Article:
Q: Eclipse SH stack runs on a gateway alone?
Eclipse SmartHome is a framework, which means it is effectively a set of modular OSGi bundles. Solution providers can pick and choose these bundles and build their own solution on top of it. The open-source project openHAB is an example of such a solution that is based on Eclipse SmartHome. What is needed on the gateway is an operating system, a Java7-compliant JVM and an OSGi framework (such as Felix or Equinox).
Q: How energy efficient is it to run Eclipse SH on,lets say an ARM device?
The minimum recommended target environment for an Eclipse SmartHome solution is the RaspberryPi. The typical energy consumption is around 3-4W, which is very efficient. Other ARM platforms have similar specifications, so you can usually expect the power consumption to be way below 10W.
Q: What sort of software runs on end nodes? Custom firmware with ESH defined protocols?
Eclipse SmartHome’s strength is to abstract from specific protocols and hardware and to allow integration of all sorts of end nodes. This is done through „bindings“, which are the connectors to specific systems or protocols. Eclipse SmartHome therefore does not impose any software or protocols for end nodes.
Q: Will this run a NAS like ones from QNAP?
Yes, any system which is capable of running a Java7-compliant JVM and has at least 256MB RAM should be able to run the Eclipse SmartHome stack.
Q: Is it compatible with DLNA devices?
It depends. DLNA offers many different features and it can depend on the specific device what functions should be made available for home automation purposes. Many bindings already use UPnP for device discovery and for accessing specific functionality. A general UPnP support that can then be used by bindings is planned for the next release. There is no generic DLNA support in Eclipse SmartHome though and media streaming and handling is not a primary focus of the framework.
Q: What can you say about Openremote? Very similar technology.
It might be interesting to know that OpenRemote was actually thoroughly evaluated before the openHAB project was started in 2010 as its functional ideas are indeed very similar. Nonetheless, at least at that time, the technical architecture didn’t seem to be thoroughly thought through and its focus was rather to be a software universal remote control than an automation system. Another important difference between the projects is that OpenRemote is actually backed by a company with commercial interest, which means that you cannot easily use the code for your own business. Eclipse SmartHome is instead provided by the non-profit Eclipse Foundation, which actively invites companies to use and to collaborate on open-source for everybodys benefit.
Q: Hi, can you tell me something about the security options? Only the options in the .cfg are available?
openHAB 1.x comes with rather basic mechanisms: The HTTP server (optionally) uses basic auth for authorisation to the system. Once authorised, the user has full access. On the roadmap for Eclipse SmartHome there are a couple of enhancements planned: Role-based authentication will be possible and the framework will provide hooks for security modules of the solution on top. Furthermore, it is planned to harden the code base, so that it is possible to use it on a JVM with an enabled security manager. Through this, access cannot only be restricted from the outside, but even from the inside, e.g. for dynamically installed code.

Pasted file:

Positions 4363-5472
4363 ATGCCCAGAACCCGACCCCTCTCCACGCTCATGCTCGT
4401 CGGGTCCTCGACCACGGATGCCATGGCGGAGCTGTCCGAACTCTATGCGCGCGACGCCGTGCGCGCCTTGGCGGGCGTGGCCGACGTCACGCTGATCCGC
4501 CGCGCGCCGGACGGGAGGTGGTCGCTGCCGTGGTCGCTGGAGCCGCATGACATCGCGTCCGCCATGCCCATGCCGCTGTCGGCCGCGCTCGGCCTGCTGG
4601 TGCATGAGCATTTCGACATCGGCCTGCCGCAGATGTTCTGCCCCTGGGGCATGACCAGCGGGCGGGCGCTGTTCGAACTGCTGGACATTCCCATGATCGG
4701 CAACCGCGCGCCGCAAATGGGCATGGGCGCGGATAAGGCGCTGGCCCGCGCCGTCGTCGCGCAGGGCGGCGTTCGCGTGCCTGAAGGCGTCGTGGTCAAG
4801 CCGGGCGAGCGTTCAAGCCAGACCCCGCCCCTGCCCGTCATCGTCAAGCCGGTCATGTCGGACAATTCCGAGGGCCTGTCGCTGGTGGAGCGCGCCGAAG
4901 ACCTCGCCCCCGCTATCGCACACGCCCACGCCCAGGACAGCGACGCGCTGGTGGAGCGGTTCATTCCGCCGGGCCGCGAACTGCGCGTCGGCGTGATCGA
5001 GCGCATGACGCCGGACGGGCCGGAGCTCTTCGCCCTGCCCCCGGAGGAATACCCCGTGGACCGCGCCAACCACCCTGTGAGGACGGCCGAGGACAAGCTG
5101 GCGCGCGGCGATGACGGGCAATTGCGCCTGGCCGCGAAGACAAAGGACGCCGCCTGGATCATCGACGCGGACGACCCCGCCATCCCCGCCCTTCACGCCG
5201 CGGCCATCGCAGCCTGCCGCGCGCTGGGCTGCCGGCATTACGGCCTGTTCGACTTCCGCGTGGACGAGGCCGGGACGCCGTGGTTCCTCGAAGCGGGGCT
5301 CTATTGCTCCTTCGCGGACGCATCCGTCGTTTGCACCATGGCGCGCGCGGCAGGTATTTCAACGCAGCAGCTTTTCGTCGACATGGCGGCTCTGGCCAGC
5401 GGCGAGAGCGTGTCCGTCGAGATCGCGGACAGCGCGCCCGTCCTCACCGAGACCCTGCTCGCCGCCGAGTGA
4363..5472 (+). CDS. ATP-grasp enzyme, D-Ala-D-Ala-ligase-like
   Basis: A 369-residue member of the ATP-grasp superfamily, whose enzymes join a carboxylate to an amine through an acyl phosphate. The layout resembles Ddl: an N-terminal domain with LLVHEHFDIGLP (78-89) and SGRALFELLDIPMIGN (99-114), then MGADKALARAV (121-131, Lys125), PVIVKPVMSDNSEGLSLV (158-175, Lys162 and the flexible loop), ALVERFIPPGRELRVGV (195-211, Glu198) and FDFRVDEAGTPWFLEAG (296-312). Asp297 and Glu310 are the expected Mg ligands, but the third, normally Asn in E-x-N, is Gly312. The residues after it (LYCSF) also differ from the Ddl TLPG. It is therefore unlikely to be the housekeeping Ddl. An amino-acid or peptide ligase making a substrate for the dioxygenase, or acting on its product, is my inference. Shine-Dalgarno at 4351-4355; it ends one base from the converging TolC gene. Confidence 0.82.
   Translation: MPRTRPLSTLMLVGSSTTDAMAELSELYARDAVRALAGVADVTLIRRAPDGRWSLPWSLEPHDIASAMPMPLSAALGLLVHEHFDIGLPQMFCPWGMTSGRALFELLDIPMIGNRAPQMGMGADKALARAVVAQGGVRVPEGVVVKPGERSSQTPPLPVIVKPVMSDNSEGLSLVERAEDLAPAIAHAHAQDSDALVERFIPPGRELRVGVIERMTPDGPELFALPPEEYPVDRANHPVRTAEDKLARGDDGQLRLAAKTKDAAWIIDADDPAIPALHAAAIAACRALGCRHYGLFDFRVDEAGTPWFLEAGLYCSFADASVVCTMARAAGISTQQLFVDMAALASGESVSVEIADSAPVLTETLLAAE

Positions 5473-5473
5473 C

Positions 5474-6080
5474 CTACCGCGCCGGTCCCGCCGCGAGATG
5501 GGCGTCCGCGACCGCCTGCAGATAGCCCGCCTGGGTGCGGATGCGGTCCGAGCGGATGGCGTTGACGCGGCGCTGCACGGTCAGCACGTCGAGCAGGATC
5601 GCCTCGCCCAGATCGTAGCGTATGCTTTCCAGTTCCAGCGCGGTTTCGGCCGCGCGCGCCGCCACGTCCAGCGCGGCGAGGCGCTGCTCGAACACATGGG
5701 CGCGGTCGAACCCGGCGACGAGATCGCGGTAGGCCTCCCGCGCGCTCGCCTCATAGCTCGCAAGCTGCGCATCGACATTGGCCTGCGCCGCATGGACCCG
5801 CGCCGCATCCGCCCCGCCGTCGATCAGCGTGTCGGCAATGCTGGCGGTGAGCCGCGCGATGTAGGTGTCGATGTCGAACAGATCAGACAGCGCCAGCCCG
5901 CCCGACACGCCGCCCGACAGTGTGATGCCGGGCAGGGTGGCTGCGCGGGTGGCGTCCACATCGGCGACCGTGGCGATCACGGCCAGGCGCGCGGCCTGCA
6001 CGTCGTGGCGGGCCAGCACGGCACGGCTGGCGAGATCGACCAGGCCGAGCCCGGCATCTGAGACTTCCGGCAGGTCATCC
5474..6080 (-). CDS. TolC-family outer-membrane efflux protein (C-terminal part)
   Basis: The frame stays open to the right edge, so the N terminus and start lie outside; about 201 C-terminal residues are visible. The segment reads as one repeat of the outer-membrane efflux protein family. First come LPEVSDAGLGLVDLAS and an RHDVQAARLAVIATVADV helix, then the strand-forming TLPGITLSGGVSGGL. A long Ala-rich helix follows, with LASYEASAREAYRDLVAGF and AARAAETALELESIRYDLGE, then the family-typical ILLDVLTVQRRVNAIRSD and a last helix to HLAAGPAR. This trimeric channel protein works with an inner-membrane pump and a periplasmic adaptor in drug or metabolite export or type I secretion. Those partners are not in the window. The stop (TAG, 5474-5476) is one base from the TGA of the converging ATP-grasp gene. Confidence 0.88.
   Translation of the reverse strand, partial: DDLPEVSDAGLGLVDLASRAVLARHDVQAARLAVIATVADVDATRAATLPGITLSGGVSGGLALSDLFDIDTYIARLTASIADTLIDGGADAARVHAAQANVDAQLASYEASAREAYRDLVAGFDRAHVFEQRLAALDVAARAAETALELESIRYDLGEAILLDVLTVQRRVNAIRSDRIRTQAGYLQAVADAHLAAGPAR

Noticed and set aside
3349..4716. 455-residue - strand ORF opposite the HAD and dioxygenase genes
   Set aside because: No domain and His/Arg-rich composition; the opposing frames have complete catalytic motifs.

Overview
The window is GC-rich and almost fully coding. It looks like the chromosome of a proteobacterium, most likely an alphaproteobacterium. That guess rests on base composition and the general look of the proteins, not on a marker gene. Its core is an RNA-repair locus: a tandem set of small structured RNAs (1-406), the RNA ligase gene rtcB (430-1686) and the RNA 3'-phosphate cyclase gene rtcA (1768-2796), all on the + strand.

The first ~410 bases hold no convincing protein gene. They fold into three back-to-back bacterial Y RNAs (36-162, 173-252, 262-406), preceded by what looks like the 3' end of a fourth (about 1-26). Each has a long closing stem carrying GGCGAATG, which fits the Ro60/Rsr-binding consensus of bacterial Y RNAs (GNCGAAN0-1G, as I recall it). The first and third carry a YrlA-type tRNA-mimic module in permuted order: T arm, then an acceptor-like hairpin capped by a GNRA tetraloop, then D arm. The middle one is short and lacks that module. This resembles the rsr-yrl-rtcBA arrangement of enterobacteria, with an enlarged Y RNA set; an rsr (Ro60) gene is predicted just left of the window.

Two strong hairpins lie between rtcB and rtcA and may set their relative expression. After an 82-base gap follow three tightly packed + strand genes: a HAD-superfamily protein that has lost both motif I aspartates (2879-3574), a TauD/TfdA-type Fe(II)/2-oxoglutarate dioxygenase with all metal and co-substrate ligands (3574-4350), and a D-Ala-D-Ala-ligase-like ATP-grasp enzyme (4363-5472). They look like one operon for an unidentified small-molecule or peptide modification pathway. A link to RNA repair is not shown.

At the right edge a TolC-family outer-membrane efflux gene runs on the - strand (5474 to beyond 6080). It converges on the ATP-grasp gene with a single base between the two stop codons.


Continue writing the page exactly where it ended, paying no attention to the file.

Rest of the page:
Q: Do you expect to ESH to grow into an industry standard?
We strongly believe that the Internet of Things and Smart Home technologies in particular evolve too quickly to be able to define standards upfront through a standardization organisation. So driven by the huge popularity of the openHAB project, we decided to further evolve the framework at the Eclipse Foundation to encourage industry collaboration. It simply does not make sense that everybody who wants to build a home gateway solution has to start from scratch and deal with all the different technologies that are out there. The competitive differentiators should be the ones that come on top of this technical communication layer. We therefore think that Eclipse SmartHome is a very attractive project for home gateways and we are confident that it will find adoption in the market. If it becomes a de-facto industry standard, only time will tell.
Q: I did see some port of ESH on BeagleBone. Is this something that will gain support from Eclipse community? Maybe Pandaboard too?
Such platforms are definitely all relevant target environments for Eclipse SmartHome and we will do our best to ensure compatibility with all of them. Due to the number of different boards on the market, it won’t be possible to prepare and maintain sd-card images for them. Instead, we envision container images (such as Docker) that can be used as a packaging for different platforms.
Q: I want to know more about "persistence" part in the Eclipse Designer. Thank you.
The idea about persistence services is to export data in a structured way. It should be configurable, which data (e.g. sensor values or switching events) should be exported or stored by the system and with what kind of strategies (e.g. regularly on a timer basis, only on changes, etc.). What exists in openHAB 1.x about persistence services is documented on the wiki.
Q: How does it scale up? Is it already or will it be a feasible solution to run on public and commercial buildings?
Eclipse SmartHome and openHAB are primarily designed for private homes. Nonetheless, there is no strict line between the sizes of private homes and commercial buildings. There are openHAB installations with more than 2000 items running smoothly, so in general there should be no issue to use it in larger installations. There are also many openHAB-powered demo Smart Homes from research institutes and universities, so it has proven to be a stable and reliable system.